Senior officials from 21 countries are gathering in London to discuss efforts to tackle the jihadist militant group, Islamic State (IS), in Syria and Iraq.
Those taking part in the one-day conference include US Secretary of State John Kerry and Iraqi Prime Minister Haider al-Abadi.
They will discuss how to halt the flow of recruits and money to IS.
They will also look at providing more military help to those fighting on the ground, and boosting humanitarian aid.
BBC diplomatic correspondent James Robbins said ministers would be exploring ways to accelerate and intensify a long-term campaign.
Recent attacks by Islamist militants in France have put even greater political pressure on governments to show decisive results, he added.
New Zealand is not among the countries represented at the conference.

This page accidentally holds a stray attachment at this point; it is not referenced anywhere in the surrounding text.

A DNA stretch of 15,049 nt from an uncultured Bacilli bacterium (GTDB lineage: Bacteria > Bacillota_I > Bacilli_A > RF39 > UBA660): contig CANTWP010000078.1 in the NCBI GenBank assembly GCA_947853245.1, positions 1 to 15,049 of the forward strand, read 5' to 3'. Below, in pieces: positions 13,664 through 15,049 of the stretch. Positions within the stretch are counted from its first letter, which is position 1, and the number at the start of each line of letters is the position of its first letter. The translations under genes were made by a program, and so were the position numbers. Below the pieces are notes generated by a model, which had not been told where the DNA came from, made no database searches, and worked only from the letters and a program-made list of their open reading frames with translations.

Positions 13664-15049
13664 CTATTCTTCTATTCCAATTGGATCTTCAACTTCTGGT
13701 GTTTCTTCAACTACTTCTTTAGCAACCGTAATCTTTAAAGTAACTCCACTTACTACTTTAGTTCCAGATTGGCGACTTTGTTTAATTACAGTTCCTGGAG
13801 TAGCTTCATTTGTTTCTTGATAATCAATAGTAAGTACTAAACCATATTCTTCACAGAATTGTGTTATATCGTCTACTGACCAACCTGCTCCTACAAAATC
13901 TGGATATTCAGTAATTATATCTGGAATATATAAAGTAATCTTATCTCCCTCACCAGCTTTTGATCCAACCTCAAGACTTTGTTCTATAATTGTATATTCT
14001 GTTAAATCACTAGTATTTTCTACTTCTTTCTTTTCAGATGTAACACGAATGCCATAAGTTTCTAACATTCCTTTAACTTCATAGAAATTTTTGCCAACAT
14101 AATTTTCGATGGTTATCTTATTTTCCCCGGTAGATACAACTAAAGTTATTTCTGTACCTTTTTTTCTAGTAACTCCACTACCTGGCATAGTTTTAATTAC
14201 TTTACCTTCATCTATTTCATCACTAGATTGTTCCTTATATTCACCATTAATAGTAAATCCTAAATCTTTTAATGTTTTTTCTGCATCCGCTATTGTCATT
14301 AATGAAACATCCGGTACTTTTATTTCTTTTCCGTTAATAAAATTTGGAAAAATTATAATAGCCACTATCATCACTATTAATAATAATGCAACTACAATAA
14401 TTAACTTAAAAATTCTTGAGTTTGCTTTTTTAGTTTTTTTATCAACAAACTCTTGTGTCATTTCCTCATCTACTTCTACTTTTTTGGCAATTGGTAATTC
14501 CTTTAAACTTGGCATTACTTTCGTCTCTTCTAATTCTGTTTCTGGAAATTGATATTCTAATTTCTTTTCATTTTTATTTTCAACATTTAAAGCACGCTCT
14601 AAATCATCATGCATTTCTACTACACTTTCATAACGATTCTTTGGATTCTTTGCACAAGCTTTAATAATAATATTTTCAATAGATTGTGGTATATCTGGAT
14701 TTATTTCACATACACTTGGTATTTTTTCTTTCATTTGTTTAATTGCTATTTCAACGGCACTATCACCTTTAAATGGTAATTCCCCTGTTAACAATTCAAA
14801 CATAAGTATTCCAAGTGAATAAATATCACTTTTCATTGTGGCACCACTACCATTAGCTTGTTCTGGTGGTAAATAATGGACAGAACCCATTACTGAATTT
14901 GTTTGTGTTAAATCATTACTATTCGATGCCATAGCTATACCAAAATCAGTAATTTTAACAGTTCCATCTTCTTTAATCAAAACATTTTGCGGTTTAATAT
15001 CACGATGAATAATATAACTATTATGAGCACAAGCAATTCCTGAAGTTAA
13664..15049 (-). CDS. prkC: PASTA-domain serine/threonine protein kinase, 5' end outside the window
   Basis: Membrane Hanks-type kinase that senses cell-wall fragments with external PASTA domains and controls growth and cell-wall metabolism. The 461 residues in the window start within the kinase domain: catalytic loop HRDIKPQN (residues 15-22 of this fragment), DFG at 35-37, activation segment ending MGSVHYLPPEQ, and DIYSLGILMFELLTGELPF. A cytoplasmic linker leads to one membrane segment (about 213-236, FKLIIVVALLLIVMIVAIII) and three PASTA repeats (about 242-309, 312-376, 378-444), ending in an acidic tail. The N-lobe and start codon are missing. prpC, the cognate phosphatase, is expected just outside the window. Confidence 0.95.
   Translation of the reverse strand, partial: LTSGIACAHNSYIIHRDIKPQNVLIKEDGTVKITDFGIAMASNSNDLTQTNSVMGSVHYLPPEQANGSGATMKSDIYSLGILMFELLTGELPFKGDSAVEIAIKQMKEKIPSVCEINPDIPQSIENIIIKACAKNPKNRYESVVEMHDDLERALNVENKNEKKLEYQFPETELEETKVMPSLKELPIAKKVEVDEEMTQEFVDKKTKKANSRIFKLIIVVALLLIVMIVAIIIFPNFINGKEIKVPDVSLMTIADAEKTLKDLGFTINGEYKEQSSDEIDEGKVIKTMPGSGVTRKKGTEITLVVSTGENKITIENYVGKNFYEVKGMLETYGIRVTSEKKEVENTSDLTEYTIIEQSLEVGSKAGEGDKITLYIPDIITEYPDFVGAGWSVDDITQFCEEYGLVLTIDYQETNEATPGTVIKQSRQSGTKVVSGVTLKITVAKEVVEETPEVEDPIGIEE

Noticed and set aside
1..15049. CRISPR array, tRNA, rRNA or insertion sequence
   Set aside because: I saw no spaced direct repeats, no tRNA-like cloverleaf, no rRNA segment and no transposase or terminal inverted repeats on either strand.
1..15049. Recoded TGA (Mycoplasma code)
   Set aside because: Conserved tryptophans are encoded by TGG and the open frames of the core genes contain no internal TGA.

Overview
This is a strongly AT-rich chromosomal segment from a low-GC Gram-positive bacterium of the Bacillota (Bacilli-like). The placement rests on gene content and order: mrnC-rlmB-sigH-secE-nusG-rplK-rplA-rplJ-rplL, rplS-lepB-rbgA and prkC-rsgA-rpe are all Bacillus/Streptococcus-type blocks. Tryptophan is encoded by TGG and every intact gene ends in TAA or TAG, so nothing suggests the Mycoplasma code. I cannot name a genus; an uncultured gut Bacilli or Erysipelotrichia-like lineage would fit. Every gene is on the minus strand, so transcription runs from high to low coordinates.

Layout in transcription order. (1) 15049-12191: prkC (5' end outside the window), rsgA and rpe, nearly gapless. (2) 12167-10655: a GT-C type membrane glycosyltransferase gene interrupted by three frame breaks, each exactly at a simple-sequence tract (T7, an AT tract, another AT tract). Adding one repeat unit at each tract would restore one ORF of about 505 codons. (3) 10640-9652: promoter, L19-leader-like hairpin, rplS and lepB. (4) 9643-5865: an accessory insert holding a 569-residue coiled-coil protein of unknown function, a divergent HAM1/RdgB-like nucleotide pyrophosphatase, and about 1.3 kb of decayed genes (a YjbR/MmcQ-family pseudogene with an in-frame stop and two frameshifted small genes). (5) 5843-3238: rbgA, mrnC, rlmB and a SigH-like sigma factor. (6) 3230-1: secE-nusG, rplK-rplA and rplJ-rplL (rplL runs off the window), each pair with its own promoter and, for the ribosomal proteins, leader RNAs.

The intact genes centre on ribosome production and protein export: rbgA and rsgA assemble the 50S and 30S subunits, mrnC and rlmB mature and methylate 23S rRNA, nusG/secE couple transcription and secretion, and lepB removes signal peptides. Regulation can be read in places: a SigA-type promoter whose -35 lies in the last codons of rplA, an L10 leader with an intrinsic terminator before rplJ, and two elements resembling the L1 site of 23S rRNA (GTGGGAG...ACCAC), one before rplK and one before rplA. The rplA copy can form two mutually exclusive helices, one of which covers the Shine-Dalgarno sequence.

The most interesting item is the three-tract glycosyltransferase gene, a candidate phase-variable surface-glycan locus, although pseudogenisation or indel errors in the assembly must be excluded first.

The countries taking part are the US, the UK, Australia, Bahrain, Belgium, Canada, Denmark, Egypt, France, Germany, Iraq, Italy, Jordan, Kuwait, the Netherlands, Norway, Qatar, Saudi Arabia, Spain, Turkey and the United Arab Emirates.
'A partnership that unites us all'
Mr Kerry, who will co-host the talks with UK Foreign Secretary Philip Hammond, said there was "greater determination" than ever to defeat IS.
"Terrorists want to drive us apart, but in fact their actions have had the opposite effect - they're bringing us together," he told reporters before leaving for London.
He had been holding talks in Washington with EU foreign policy chief Federica Mogherini.
Ms Mogherini said the conflict was "not a fight between the West and Islam".
The anti-IS coalition, she added, was "a partnership that unites us all against a phenomenon that is brutally devastating societies all over starting with the Arab countries".
IS controls large areas of Iraq and Syria, in which it announced the creation of a "caliphate" in June.
The US-led coalition has carried out more than 1000 air strikes since its campaign against IS began in Iraq in August and in Syria in September.
The US said the campaign had been successful but that it was likely to stretch on for years.